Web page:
Energy drinks mixed with alcohol are as bad for teenagers as cocaine – and the effects last years, claims new research.
The study shows that mixing energy drinks with alcohol such as vodka affects their brain in a similar way to the Class A drug or in more simpler words the way cocaine does.
And researchers found the changes it triggers last into adulthood, altering their ability to deal with rewarding substances such as drink and drugs.
Alarmingly, it may even mean kids who go on to use cocaine in later life will need to take even more of the drug to get high increasing their level of addiction.
Energy drinks, like Red Bull and Monster, contain as much as ten times the caffeine as soft drinks and are often marketed to teenagers though a recent report stated Red Bull can in fact ease the symptoms of psychosis in young people.
However little is known about the health effects of the drinks, especially when they are consumed with alcohol.
Richard van Rijn, an assistant professor of medicinal chemistry and molecular pharmacology, looked at the effects of mixing highly caffeinated energy drinks with alcohol in adolescent mice.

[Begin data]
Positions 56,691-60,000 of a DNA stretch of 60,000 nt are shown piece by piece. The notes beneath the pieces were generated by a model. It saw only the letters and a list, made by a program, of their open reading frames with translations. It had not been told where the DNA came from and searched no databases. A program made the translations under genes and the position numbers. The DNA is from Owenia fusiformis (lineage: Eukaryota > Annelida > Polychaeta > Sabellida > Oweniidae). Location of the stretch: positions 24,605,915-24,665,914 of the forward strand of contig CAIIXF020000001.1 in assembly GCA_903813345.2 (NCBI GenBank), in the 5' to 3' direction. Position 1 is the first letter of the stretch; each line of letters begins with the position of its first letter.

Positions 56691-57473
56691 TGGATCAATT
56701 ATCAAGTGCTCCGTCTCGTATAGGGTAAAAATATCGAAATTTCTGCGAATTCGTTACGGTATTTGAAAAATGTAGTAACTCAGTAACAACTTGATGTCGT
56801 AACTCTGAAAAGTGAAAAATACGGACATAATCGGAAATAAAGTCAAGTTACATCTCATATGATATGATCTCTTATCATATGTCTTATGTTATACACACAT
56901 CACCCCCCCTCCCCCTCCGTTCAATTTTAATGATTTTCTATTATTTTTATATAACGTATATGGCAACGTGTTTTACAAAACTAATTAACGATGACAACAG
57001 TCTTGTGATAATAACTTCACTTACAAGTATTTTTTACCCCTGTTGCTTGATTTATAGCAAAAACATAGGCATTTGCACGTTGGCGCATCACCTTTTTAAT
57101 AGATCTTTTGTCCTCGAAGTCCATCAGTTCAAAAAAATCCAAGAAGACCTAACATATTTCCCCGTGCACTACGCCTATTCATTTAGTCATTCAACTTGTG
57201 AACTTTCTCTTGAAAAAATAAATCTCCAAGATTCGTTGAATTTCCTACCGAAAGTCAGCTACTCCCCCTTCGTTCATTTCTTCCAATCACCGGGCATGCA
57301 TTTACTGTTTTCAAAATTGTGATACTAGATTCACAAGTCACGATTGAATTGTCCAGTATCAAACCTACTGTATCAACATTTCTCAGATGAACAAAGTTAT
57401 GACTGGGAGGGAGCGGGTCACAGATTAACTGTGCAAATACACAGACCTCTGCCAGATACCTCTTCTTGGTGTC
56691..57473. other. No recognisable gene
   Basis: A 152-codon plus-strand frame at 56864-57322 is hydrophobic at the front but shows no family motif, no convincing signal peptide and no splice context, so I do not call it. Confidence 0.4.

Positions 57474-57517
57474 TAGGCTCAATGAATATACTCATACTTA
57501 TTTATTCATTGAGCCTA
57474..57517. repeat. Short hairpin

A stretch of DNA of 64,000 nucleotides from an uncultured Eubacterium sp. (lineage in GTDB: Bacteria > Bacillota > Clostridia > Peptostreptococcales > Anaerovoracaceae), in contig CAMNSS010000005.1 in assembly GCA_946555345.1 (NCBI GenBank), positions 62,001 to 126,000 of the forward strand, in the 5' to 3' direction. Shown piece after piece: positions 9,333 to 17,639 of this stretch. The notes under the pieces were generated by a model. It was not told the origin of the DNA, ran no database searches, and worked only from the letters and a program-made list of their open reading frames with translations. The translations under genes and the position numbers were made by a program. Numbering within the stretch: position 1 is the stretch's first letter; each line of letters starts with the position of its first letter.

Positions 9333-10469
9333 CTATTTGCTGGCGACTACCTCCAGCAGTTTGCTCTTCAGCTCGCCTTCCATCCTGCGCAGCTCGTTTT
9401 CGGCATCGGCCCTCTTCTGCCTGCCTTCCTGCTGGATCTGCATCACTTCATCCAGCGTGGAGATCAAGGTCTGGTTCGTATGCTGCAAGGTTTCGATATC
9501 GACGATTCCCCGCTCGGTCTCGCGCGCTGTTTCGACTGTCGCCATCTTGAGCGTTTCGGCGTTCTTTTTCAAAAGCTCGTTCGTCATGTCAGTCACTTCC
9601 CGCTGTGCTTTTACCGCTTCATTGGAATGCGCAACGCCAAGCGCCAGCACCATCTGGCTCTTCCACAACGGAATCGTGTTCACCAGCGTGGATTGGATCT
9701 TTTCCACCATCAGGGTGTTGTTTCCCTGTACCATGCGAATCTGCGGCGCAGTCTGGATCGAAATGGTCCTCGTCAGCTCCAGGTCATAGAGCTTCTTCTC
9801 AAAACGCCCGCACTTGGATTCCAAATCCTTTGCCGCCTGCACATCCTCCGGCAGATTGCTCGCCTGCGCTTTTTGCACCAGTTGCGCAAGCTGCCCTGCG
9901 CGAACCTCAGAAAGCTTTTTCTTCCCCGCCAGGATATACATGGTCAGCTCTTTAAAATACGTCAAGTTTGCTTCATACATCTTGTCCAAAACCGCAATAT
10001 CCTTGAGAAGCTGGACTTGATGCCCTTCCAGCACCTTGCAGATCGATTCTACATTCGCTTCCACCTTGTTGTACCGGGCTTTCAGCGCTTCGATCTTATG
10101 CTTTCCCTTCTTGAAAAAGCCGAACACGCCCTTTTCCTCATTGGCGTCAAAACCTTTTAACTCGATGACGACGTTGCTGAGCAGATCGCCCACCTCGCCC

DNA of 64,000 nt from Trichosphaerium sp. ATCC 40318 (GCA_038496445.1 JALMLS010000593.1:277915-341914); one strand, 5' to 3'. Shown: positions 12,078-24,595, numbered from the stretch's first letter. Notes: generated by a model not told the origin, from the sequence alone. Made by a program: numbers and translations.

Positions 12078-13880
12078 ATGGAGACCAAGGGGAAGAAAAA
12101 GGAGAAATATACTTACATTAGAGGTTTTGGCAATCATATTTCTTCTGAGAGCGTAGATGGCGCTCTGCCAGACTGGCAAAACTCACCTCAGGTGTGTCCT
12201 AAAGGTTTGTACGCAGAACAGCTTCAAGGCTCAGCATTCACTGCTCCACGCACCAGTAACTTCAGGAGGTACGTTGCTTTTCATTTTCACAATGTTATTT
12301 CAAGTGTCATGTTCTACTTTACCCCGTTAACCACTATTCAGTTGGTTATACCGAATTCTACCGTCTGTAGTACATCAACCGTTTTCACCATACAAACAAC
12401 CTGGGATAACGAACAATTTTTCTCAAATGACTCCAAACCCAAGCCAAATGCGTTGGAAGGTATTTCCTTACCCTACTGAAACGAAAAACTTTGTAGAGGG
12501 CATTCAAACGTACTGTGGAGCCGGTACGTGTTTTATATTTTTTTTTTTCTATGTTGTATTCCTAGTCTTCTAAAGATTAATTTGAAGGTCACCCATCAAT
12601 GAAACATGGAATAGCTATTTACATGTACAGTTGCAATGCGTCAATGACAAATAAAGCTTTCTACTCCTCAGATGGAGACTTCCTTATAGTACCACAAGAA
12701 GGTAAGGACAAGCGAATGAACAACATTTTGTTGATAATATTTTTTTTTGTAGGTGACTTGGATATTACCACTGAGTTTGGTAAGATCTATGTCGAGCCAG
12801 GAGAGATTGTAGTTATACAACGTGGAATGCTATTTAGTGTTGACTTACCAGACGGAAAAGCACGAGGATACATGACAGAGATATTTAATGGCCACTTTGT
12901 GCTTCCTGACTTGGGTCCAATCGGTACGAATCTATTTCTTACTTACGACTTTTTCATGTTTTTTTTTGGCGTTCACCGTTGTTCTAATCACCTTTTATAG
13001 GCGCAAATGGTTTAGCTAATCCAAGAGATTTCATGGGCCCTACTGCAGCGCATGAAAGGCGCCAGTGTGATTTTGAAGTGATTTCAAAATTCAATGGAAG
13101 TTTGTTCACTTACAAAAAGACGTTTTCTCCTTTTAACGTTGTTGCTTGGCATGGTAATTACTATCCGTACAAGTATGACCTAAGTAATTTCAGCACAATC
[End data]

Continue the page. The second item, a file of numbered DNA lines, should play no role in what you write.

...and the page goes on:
Dr van Rijn says :
It seems the two substances (high energy drinks and alcohol) together push them over a limit that causes changes in their behaviour and changes the neurochemistry in their brains.
“We’re clearly seeing effects of the combined drinks that we would not see if drinking one or the other.” It is illegal to carry out such a study in humans, but changes seen in mouse brains with drugs of abuse have been shown to correlate to be similar.
Energy drinks may contain as much as 10 times the caffeine as fizzy drinks and are often marketed to youngsters.
With repeated exposure to the caffeinated alcohol the young mice became increasingly more active, much like those given cocaine.
Prof Van Rijn and graduate student Meridith Robin also detected increased levels of the protein FosB, which is a marker of long term changes in brain chemistry which is elevated in those abusing hard drugs such as cocaine or heroin.
Prof Van Rijn said: “That is one reason why it is so difficult for drug users to quit because of these lasting changes in the brain.”